These are five of New York's most highly anticipated startups you need to know
For many of these companies, Demo Day is the first time to show their product to a captive audience that includes press and potential investors.
The mood at Friday's Demo Day was especially upbeat given New York-based craft marketplace Etsy's IPO just a day earlier.
Every presentation from Techstars' demo day was good - but these startups really stood out.
Going through traditional ISPs to get your internet - Comcast or Time Warner Cable, for example - typically sucks. That's why Joseph Fasone, who spent four years as WeWork's director of technology, came up with something that brings better internet to small businesses in urban cities. Pilot provides fiber optic internet that's 400 times faster than the FCC's definition of broadband, and 10 times faster than Google Fiber, Fasone says.
Companies like NYU, Greycroft Partners, Planet Fitness, and BaubleBar are already using Pilot's super-fast internet. Fasone says Pilot's already doing $100,000 in monthly recurring revenue, and that it's seeing 30% month-over-month growth. And that's just in Manhattan, where Pilot currently and exclusively operates. Pilot plans to expand its services to Chicago next.
CEO: Shane Scranton
Instead of using virtual reality for its gaming use-case, IrisVR is an enterprise virtual reality company that wants to change how architects and designers build things. Right now, if you work in engineering or architecture you can use tools like SketchUp or Rhino, but these are two-dimensional and not immersive - you don't really feel like you're in the room.
You can use IrisVR to do a virtual walkthrough of a building without being confined to looking at and imaging the design through a computer screen. IrisVR's software, which you use with an Oculus Rift or any other VR headset, is already being used by 1200 beta customers, including Gensler, Mortensen, and Ikea.
CEO: Mackenzie Barth
Spoon University has built a massive food network for millennials. The startup began as a college publication about food at Northwestern University, but soon, students from other schools approached Spoon University's founders to ask if they would open chapters at their schools.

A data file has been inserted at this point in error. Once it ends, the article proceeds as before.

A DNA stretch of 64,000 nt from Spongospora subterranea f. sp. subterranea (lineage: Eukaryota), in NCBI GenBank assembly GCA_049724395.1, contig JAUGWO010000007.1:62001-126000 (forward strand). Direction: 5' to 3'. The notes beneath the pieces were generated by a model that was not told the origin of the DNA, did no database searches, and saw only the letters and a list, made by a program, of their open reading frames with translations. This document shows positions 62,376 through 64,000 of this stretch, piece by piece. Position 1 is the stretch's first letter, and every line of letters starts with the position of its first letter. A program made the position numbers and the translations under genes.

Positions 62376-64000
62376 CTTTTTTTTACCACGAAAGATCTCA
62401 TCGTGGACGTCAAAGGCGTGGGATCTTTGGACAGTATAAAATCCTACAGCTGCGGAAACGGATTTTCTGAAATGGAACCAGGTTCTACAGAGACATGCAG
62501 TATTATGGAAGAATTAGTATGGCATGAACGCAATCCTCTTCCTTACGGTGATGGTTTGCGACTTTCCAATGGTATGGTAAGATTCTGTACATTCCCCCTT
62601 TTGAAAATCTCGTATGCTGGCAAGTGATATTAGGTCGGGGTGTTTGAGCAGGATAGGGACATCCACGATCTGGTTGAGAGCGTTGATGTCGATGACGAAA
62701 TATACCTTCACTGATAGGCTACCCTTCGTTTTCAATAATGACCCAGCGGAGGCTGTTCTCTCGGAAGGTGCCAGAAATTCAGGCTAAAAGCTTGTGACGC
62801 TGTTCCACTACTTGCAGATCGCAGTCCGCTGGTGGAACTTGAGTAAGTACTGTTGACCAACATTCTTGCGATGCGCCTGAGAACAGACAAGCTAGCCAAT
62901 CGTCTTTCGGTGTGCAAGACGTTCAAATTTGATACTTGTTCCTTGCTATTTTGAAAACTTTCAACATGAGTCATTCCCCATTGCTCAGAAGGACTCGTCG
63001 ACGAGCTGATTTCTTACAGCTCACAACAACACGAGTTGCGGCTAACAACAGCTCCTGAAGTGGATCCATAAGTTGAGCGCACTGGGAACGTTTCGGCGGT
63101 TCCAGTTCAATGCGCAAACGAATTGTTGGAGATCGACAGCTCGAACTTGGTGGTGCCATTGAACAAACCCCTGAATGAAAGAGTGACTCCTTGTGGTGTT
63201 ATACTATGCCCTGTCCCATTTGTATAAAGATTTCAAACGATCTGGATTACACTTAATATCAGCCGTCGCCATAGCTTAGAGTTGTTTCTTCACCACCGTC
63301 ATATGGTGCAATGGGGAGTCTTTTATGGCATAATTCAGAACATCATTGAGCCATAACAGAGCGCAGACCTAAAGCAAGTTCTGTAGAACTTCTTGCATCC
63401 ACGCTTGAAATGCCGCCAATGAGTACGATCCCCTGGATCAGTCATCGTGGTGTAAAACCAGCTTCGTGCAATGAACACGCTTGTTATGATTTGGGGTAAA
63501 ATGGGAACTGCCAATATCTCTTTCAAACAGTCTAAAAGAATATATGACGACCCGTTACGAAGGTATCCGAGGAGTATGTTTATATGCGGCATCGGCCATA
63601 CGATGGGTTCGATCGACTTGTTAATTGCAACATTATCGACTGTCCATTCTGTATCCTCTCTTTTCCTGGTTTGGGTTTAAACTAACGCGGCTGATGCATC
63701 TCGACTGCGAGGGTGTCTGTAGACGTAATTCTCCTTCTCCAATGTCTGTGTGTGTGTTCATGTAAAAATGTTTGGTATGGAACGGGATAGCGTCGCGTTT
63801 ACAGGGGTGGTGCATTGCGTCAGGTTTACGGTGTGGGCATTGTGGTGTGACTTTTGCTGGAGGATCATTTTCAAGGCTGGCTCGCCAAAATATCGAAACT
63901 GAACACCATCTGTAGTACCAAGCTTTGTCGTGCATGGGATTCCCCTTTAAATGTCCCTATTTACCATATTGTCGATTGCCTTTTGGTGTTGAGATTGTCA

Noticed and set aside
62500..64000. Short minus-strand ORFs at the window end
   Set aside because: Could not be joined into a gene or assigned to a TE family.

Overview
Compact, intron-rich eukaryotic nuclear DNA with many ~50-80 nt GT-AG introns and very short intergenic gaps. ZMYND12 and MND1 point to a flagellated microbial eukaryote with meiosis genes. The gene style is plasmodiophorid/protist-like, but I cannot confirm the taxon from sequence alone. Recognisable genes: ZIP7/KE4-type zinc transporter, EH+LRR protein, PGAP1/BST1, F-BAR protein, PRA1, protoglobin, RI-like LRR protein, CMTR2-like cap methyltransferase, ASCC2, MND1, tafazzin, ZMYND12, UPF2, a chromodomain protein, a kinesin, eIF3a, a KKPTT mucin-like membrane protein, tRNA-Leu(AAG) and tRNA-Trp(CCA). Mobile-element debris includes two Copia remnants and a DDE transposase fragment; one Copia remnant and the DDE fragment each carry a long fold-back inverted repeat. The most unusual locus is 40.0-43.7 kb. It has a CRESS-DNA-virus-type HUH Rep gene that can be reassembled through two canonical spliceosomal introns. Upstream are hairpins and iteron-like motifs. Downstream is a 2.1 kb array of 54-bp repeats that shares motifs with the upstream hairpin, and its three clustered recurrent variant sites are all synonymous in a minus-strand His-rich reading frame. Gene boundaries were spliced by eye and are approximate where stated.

Spoon University's growth has been entirely organic - students at more than 100 college campuses have approached the startup in the past year. Spoon University's network of 3,000 college student contributors are publishing stories, pictures, and videos that attract 2.5 million monthly unique visitors.
CEO: Sathish Naadimuthu
Stefan's Head is a text message-based e-commerce brand. You text 646-759-0904 to opt into texts from Stefan, a guy who sends you texts once a week about the limited-edition products he designs and sells. It works because it's exclusive and it's meant to feel like a friend is tipping you off to a cool new product. More than 2,000 people have signed up since Stefan's Head's launch a month ago, and they've found out about the company through word of mouth, influencers (Mark Ecko tweeted about the company), YouTube, and Twitter.
Currently, Stefan's Head offers merchandise in the form of t-shirts, hats, crewnecks, and button-downs, catering to guys. Eventually, Naadimuthu says, Stefan's head will expand to give women some options too.
CEO: Jonathan Cornelissen
Companies need people who can turn data into insightful analysis, but they're having a really hard time finding people who can do that, Jonathan Cornelissen says. And that's where his company DataCamp comes in.
Offering dynamic, online courses to teach people data science, DataCamp works by giving users personalized feedback to help them understand what they're learning, and to help them get the right answers. DataCamp says that people complete its courses at 3x the rate of competitors. Companies like IBM, Microsoft, and Accenture use DataCamp's services, and 100,000 people are using it to learn data science.
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